The infamous murder of three civil rights workers by a Ku Klux Klan mob and Mississippi law-enforcement officers in 1964 takes on the dimensions of a personal, political and national tragedy in this riveting account. The drama of the triocollege students Michael Schwerner and Andy Goodman, both white Northerners, and James Chaney, a young black activist from Mississippipits their faith in nonviolence against a murderous rage fueled by racism. Cagin and Dray, who coauthored Hollywood Films of the Seventies, have done their homework: interviews, news reports, FBI documents and trial transcripts undergird their brilliant re-creation of the incident, interwoven with a full-scale history of the civil rights movement. The search for the bodies turned up many black corpses, purported victims of police/Klan violence; the Klan conspirators were paroled before serving their full sentences; in the aftermath, Lyndon Johnson questionably maneuvered to defuse the situation. This is surely one of the best books on the civil rights movement.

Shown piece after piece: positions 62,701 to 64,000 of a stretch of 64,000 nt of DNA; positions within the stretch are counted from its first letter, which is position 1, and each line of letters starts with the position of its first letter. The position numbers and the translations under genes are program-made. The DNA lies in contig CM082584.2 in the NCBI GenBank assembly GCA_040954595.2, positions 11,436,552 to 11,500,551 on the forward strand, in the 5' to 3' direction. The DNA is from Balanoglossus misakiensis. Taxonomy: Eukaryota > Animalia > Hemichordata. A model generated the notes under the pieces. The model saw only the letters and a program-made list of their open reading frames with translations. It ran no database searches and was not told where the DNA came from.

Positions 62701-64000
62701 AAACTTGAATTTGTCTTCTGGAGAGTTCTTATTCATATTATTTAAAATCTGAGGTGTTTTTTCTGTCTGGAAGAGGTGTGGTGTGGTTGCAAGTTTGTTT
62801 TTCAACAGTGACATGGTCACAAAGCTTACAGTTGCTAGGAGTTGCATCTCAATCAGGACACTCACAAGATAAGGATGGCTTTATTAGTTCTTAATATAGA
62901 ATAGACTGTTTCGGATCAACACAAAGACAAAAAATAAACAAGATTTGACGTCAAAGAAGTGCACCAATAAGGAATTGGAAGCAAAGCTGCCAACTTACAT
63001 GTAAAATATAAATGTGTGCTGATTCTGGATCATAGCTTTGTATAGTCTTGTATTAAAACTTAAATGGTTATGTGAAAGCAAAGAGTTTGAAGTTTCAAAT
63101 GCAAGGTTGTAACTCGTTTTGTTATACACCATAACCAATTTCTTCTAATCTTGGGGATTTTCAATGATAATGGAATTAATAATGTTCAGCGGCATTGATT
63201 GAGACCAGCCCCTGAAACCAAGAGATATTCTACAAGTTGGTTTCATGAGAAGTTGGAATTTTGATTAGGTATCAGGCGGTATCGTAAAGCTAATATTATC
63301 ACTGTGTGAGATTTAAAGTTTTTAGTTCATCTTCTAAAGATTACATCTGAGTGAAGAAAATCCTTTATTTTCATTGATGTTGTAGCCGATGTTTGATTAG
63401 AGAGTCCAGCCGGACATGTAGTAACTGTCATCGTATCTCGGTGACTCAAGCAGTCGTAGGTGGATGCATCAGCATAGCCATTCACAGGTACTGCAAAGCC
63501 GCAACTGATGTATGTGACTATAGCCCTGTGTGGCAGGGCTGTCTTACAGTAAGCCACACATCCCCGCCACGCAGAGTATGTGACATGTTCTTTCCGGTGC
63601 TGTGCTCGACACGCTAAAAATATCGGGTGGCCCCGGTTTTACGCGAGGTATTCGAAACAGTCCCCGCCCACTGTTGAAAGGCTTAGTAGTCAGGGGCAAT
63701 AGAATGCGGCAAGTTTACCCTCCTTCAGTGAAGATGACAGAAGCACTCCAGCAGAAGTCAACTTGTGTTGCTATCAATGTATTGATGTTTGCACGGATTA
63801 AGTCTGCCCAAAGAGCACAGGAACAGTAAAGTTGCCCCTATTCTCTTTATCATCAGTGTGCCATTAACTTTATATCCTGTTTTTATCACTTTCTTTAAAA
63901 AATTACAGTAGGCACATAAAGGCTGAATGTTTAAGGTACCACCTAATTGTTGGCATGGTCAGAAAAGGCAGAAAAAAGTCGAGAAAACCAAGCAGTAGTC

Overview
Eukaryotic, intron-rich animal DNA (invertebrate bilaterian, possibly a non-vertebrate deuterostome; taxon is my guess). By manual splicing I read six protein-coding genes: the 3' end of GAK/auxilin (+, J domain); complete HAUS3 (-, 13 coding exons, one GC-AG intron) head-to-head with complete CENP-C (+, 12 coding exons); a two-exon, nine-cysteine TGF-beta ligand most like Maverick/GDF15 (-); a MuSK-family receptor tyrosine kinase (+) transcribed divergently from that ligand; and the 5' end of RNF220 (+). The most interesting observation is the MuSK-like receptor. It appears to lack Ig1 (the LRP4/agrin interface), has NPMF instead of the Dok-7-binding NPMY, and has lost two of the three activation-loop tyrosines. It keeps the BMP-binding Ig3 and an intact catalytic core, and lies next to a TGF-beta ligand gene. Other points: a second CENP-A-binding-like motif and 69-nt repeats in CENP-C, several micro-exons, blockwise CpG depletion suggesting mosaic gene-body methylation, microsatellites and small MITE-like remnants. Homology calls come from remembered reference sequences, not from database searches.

Copyright 1988 Reed Business Information, Inc.
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